The Leibniz Review 11:117-124 (2001)

Ohad Nachtomy
Bar-Ilan University, Ramat Gan
In her stimulating article, Catherine Wilson considers the moment of worlds-making in Leibniz’s philosophy. She raises the following question: “How do possible substances give rise to possible worlds?“ and observes that the moment of world-making is as puzzling as it is interesting. In section 2 of her article, Wilson considers two approaches to the question. According to the first, possible individuals logically precede possible worlds and possible worlds are constituted either by combinations of possible individuals or by mechanically checking the compossibility relations among them. This approach assumes that possible individuals are given and complete and that worlds result from their various conjunctions. On this approach, a world is a set of compossible individuals, i.e., a set of complete individuals whose co-existence is possible.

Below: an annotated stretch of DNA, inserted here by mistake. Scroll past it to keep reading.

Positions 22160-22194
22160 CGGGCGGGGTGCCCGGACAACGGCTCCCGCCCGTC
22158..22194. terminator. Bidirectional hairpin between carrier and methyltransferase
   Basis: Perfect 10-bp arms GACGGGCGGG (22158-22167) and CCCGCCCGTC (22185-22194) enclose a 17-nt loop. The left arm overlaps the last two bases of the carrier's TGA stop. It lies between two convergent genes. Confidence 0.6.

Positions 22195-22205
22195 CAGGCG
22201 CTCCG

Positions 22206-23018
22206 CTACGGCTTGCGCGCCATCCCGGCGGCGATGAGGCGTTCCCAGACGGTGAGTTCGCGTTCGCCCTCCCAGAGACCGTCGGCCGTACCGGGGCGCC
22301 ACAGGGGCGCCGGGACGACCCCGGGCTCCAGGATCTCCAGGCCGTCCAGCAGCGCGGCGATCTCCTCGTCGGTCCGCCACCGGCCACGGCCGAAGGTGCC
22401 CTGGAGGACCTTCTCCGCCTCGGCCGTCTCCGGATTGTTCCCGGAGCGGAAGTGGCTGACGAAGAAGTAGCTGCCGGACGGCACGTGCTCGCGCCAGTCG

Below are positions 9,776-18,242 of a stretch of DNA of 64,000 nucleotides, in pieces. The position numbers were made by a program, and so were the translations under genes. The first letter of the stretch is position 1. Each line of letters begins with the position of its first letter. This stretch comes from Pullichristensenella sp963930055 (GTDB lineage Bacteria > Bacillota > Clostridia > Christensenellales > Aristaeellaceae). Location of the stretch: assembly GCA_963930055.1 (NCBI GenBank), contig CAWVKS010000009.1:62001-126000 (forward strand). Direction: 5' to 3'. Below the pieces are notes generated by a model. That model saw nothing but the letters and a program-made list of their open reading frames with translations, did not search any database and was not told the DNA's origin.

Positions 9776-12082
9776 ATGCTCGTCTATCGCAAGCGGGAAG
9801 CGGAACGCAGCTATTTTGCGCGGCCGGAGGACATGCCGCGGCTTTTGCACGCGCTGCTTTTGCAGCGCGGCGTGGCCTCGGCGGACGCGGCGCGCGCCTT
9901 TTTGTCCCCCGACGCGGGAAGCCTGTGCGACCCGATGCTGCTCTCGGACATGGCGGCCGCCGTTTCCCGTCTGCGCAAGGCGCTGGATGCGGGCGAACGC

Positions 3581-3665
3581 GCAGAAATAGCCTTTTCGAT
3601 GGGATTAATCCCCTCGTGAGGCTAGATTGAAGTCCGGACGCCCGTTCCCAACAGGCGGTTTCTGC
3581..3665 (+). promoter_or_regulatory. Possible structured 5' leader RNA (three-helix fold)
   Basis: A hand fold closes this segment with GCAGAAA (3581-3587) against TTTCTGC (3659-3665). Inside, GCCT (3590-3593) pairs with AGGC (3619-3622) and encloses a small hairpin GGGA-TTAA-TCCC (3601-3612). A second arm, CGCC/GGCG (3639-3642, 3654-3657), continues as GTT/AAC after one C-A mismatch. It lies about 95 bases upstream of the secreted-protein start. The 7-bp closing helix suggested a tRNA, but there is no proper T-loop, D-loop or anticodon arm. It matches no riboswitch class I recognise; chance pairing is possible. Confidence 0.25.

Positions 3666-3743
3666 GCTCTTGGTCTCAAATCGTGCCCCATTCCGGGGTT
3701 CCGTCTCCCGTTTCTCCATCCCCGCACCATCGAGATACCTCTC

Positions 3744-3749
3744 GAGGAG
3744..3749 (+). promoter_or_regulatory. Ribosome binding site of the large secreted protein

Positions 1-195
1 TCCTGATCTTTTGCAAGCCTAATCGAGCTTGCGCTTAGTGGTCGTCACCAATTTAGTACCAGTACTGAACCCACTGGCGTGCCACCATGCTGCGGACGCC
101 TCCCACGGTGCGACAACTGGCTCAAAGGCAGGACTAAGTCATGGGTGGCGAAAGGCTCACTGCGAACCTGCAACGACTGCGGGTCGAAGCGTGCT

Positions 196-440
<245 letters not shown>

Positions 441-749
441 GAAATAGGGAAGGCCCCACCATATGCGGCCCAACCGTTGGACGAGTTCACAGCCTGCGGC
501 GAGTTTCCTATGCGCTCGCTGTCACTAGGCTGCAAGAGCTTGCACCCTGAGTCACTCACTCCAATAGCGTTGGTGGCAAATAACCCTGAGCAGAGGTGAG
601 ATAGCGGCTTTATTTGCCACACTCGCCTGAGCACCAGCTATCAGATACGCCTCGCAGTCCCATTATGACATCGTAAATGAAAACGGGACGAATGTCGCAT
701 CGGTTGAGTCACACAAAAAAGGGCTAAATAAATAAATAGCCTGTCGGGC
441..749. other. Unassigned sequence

Keywords History of Philosophy  Major Philosophers
Categories No categories specified
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ISBN(s) 1524-1556
DOI 10.5840/leibniz2001111
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